Pride is of course in the Christian view the sin of Satan, and thus perhaps the ultimate sin. A society based on real pride- Ancient Rome, Nazi Germany- will be evil, a society based on phony pride- our own, will be evil and ridiculous.

JP said...

Leftism has all seven sins covered.

Leftism is not merely about the stimulation of dishonest pride, but the systematic mobilization of greed and envy, the celebration of lust and gluttony, the indulgence of sloth (from nihilism to apathy to emotional, spiritual and physical laziness is a short journey), and the provocation and direction of wrath against "inequality" and the persons who exemplofy it.

Virtuous Leftism is impossible; it cannot be put into practice without sin.

Satan himself couldn't have imagined a better system for corrupting the human race.

Bruce Charlton said...

@JP - Agreed. While it was reasonable for men of goodwill to be fooled by Leftism in its early days, AT THIS POINT IN HISTORY, knowing what we know, having experienced what we have experienced, there is no excuse for Leftism.

In fact, as I often argue, there isn't really any excuse for secular Rightism either, except as a short lived transitional stage to religion.

Because the possibility, sustainability (and Goodness) of secular Right societies is as conjectural, theoretical and wishful as are Leftist utopias.

Sooner or later, all men of goodwill will find themselves in the position of choosing a religion.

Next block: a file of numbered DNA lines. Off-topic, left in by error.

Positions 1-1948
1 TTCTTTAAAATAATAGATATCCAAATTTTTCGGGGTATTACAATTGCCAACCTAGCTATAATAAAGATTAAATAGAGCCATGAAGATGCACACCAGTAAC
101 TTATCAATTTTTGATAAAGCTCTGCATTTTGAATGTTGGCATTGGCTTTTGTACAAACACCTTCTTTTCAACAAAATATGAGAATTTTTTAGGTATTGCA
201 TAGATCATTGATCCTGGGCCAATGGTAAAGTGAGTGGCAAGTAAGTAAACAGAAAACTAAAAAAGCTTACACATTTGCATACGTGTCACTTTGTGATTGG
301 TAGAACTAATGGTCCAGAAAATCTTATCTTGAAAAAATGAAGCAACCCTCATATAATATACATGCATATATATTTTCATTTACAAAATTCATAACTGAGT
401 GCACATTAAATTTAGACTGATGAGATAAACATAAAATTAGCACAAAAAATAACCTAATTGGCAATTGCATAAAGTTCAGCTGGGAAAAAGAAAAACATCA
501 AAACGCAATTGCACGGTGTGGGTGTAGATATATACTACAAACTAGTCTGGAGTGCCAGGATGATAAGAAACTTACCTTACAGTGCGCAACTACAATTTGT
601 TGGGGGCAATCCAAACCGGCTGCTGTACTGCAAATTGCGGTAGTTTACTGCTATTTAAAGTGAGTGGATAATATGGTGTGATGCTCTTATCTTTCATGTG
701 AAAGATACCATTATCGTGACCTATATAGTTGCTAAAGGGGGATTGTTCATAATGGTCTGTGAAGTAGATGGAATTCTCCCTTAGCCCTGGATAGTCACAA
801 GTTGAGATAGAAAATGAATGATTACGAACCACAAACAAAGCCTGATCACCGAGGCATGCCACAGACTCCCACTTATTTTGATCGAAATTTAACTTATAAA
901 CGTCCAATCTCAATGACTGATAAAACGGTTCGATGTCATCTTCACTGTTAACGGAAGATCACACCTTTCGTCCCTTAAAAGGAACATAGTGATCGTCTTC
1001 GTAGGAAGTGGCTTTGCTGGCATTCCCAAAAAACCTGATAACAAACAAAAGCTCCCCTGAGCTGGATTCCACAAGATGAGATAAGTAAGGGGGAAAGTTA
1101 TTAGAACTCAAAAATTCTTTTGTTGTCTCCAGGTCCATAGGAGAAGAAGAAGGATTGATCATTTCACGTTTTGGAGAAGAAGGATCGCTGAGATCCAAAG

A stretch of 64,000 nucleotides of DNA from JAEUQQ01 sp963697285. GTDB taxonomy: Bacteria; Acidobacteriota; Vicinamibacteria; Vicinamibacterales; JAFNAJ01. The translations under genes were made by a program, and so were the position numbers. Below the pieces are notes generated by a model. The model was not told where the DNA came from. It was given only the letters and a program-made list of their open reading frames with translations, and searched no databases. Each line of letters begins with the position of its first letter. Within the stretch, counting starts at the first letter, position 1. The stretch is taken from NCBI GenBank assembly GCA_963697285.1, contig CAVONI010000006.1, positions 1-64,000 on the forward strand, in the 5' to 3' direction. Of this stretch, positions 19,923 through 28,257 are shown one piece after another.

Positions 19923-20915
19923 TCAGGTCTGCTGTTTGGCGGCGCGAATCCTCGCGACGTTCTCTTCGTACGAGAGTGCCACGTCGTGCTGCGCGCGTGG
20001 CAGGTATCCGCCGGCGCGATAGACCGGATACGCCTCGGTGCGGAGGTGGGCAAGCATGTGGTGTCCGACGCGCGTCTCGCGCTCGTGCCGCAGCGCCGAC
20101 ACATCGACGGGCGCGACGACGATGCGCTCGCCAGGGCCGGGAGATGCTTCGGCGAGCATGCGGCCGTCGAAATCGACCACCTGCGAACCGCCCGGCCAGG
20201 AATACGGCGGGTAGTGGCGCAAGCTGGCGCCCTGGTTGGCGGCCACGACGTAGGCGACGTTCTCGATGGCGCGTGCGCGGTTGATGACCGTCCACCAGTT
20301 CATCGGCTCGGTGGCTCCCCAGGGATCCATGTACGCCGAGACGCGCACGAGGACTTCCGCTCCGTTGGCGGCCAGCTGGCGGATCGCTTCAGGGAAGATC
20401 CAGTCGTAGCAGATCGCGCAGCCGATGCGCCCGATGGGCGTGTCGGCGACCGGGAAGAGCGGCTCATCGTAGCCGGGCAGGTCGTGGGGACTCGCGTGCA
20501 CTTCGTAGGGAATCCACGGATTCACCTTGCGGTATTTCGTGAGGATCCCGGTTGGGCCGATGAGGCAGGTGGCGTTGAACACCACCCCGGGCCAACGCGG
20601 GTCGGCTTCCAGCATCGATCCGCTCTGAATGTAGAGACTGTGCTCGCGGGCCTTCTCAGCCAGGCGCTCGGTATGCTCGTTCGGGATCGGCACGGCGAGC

baduin said...

What "Goodness of Secular Right"? - the whole point (the unique selling proposition) of Secular Right is to be openly evil.

This way the secular right achieves the maximal difference from Left (Left is never secular, although always against true religion).

Left lies that it is good, and Right say truly that it is evil.

Bruce Charlton said...

@b - Well, I agree with you - but there is a meme going the rounds that the secular Right blogosphere is a way station to Christianity.

Well it could be. Nazism was arguably a way station for Heidegger en route to (a sort of) Christianity - but where does that get us? Still bad things!

Leftism can also be a way station to Christianity as well - especially if Leftism is followed right through in its implications (ie self refuting) - an ultra Leftist like Chomsky (and I would have called myself a disciple of his circa 1990) must find it hard not to move onto something else, because the whole thing becomes utterly absurd and arbitrary.

It seems on the one hand trivially obvious that different people come to Christ in different ways - via murder, alcoholism, terminal illness - but that doesn't make those desirable states.

But it seems obvious to me that people often/usually get stuck in the 'phase' of secular Right explicit evil for many decades, and are still in that phase when they die - at least that's what I see, looking around.